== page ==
Christ in The Song of Solomon (7)

“Until the Day Break”

Twice in the Song the Bride employs this phrase. It implies a night scene which is, of course, just figurative of the present age of testimony and pilgrimage. When the Lord Jesus was here He said, “As long as I am in the world I am the light of the world” (John 8). But now He has gone and the world has been left in moral darkness. He is the light of the sanctuary now, in the heavens, like the lampstand in the holy place of the ancient tabernacle. The only light for men today is that which shines from local assemblies, viewed as lampstands in Revelation 1, and from the individual lives of believers who are like luminaries in the darkness. It is a murky world through which we pass, and a dark night, and the Bride longs for the breaking of the day. But until the day break and the shadows flee away, what should be her exercise? What will she do, what can she do, while she waits for the dawn? In these two verses she tells us.”Until the day break, and the shadows flee away, turn, my beloved, and be thou like a roe or a young hart upon the mountains of Bether” (2:17). Bether was a mountainous region in Israel, possibly near Lebanon, the site now unknown. The name means “division” or “separation” and the symbolic implication for the believer is probably obvious. The Bride prays for the presence of her Beloved. There were hills that separated them from one another and she asks that He might cross these mountains of division and come to her. It was urgent too. She pleads that He might come with the swiftness of a roe or a young hart and be with her speedily. She needs His presence during the lonely dark hours.

So do we too, during this long dreary night of His absence, need His presence, but there is much that would separate us. The world is not only dark, it is bustling with its demands upon us, many of which are quite legitimate. The claims of family and business and domestic life are right and proper. It is essential that they have our attention, but how they can at times rob us of the quietness of communion with the Beloved and sap from us the joy of His presence!

Then again, the same world abounds with attractions and allurements, which, if yielded to, will result in a spiritual barrenness in the life, and perhaps even a blot on the testimony. We need His presence! We earnestly ought to pray that our Beloved will cross the mountains that divide us and be with us until the day break. With Henry Francis Lyte we sing –

I need Thy presence every passing hour;
What but Thy grace can foil the tempter’s power?
Who like Thyself my guide and stay can be?
Through cloud and sunshine, O abide with me!

In a word, the Bride is saying, “Come to me; be with me; stay with me until the day break and the shadows of the night have gone.” One day, some day, maybe even this day, the Morning Star will appear and the night will be over, but until then we need His presence.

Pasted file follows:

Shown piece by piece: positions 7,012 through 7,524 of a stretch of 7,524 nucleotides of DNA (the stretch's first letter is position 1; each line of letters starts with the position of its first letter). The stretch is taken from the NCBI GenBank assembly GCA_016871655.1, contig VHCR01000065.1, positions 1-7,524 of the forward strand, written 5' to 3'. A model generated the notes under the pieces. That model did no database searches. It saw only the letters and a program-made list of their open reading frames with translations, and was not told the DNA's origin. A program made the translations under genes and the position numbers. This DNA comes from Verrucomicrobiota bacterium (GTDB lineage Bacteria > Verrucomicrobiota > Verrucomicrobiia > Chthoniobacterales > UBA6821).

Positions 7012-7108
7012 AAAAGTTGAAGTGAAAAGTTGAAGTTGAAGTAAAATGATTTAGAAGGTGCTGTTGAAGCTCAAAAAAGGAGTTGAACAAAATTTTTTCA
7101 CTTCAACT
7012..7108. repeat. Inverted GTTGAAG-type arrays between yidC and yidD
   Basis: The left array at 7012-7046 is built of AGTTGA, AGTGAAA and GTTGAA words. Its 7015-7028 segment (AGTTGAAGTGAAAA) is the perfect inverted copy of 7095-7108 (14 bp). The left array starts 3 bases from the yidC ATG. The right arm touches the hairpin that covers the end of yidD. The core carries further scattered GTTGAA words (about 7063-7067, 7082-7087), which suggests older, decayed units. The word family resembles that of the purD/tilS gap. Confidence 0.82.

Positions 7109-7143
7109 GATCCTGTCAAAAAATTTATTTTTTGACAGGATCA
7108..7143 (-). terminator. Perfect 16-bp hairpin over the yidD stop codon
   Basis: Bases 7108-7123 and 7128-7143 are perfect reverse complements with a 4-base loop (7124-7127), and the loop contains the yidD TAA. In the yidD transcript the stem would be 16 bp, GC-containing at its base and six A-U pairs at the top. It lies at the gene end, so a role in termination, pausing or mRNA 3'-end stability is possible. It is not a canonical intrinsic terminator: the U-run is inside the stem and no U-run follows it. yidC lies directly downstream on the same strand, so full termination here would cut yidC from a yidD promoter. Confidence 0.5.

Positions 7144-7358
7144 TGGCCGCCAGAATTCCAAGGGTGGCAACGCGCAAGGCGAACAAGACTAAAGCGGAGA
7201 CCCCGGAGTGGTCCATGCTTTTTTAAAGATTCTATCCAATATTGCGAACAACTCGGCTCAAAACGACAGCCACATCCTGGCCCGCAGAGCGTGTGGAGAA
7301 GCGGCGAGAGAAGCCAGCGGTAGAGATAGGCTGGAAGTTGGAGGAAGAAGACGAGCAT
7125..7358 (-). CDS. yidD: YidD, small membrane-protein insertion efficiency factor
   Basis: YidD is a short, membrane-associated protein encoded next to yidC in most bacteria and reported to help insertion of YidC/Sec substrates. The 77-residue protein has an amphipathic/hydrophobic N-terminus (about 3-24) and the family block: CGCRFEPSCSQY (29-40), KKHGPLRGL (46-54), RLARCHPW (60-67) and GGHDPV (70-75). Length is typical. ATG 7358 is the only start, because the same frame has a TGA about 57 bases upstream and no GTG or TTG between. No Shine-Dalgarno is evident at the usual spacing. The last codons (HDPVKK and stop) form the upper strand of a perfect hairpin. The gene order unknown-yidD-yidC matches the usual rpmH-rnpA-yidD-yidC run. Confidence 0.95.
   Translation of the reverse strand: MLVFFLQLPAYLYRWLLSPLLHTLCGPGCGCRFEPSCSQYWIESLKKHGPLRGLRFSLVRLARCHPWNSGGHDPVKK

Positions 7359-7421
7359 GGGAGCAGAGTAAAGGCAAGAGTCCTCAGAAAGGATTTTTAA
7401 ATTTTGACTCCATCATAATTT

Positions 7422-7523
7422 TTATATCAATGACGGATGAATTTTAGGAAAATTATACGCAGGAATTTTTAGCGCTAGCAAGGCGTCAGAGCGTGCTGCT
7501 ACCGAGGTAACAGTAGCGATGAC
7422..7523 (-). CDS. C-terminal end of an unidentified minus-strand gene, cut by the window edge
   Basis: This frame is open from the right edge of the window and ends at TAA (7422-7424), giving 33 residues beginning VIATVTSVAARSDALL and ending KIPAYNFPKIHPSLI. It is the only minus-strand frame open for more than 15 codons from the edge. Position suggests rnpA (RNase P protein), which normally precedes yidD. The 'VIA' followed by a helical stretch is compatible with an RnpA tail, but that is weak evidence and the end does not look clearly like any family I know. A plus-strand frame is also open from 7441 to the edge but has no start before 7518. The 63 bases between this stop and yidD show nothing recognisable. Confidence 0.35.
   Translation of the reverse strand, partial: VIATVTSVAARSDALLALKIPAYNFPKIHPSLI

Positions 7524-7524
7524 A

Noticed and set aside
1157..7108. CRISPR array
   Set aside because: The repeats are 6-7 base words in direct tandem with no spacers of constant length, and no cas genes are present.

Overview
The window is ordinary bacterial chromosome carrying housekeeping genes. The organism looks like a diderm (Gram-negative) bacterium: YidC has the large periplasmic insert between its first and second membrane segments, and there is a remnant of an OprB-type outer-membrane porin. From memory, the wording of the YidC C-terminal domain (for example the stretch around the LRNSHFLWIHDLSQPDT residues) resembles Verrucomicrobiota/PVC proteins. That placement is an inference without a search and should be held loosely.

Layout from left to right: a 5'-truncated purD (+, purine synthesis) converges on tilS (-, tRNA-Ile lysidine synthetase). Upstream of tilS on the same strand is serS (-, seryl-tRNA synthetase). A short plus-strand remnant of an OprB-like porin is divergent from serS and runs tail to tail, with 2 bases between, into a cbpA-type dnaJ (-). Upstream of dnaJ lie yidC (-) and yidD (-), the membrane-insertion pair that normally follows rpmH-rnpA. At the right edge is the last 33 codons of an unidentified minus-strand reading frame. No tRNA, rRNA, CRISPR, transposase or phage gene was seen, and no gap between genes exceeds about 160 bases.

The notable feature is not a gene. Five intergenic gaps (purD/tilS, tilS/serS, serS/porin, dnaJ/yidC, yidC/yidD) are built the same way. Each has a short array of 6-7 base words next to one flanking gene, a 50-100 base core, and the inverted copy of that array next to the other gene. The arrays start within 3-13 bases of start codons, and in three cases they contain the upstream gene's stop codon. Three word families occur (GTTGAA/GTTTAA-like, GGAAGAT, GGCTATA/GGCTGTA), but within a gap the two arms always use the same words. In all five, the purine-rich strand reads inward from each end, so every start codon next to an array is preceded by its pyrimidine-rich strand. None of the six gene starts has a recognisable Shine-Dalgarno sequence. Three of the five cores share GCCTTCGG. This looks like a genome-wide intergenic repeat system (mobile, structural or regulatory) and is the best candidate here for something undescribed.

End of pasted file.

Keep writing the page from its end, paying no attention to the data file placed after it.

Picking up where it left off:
She then employs the same phrase again, saying, “Until the day break, and the shadows flee away, I will get me to the mountain of myrrh, and to the hill of frankincense” (4:6). Still it is night, and still she needs the comfort of His presence, but now her exercise is expressed differently. “Until the day break,” she has said, “Come to me.” Now it is “Until the day break, I will go to Him.” Another mountain is now mentioned, but how very different is this “mountain of myrrh; hill of frankincense.” The sweet bitterness of myrrh and the exuding fragrance of frankincense are often linked in the Scriptures. Where else but at Calvary can we find a mountain of myrrh? Where else is there a hill of frankincense like this?

Myrrh was sweet to the smell but bitter to the taste. It has been called a sweet bitterness, or a bitter sweetness, and seems to be always a tender reminder of the sufferings of Christ. Even when those early wise men from the East presented it to Him in infancy, was it not anticipatory of the deep sorrows which lay before Him? It was indeed offered to Him as He hung upon the cross (Mark 15:23), and was used too at His burial (John 19:39). How bitter those sufferings must have been to Him, the sinless One, but how sweet to those who love Him as they remember what He endured! What better way to escape the temptations and snares of a corrupt world than to get to that mountain of myrrh?

Frankincense was a white, pure, rich, fragrant substance, used so often in the service of the sanctuary. It is a fitting symbol of the moral glory of the Lord Jesus, and Calvary was the climax of that moral glory, for He was obedient unto death, even the death of the cross. Devotion to His Father and God led Him to Golgotha and the fragrance of that lovely life must have risen to heaven itself as He voluntarily laid it down in death.

It is a dark night for the believer, and we long for the breaking of day. But until then we must have the presence of our Beloved. May He come to us over the mountains that would separate us, and may we constantly go to Him who suffered for us.

Near the cross, O Lamb of God,
Bring its scenes before me;
Help me walk from day to day,
With its shadow o’er me.

Until the day break, and the shadows flee away, may He draw near to us! Until the day break, we will get to Him, to where we first met Him – at Golgotha!

I hear the words of love,
I gaze upon the blood,
I see the mighty sacrifice,
And I have peace with God.

I change, He changes not;
The Christ can never die:
His love not mine, the resting place,
His truth, not mine, the tie.

The cross still stands unchanged,
Though heaven is now His home;
The mighty stone is rolled away,
But yonder is His tomb.

I know He liveth now
At God’s right hand above;
I know the throne on which He sits,
I know His truth and love.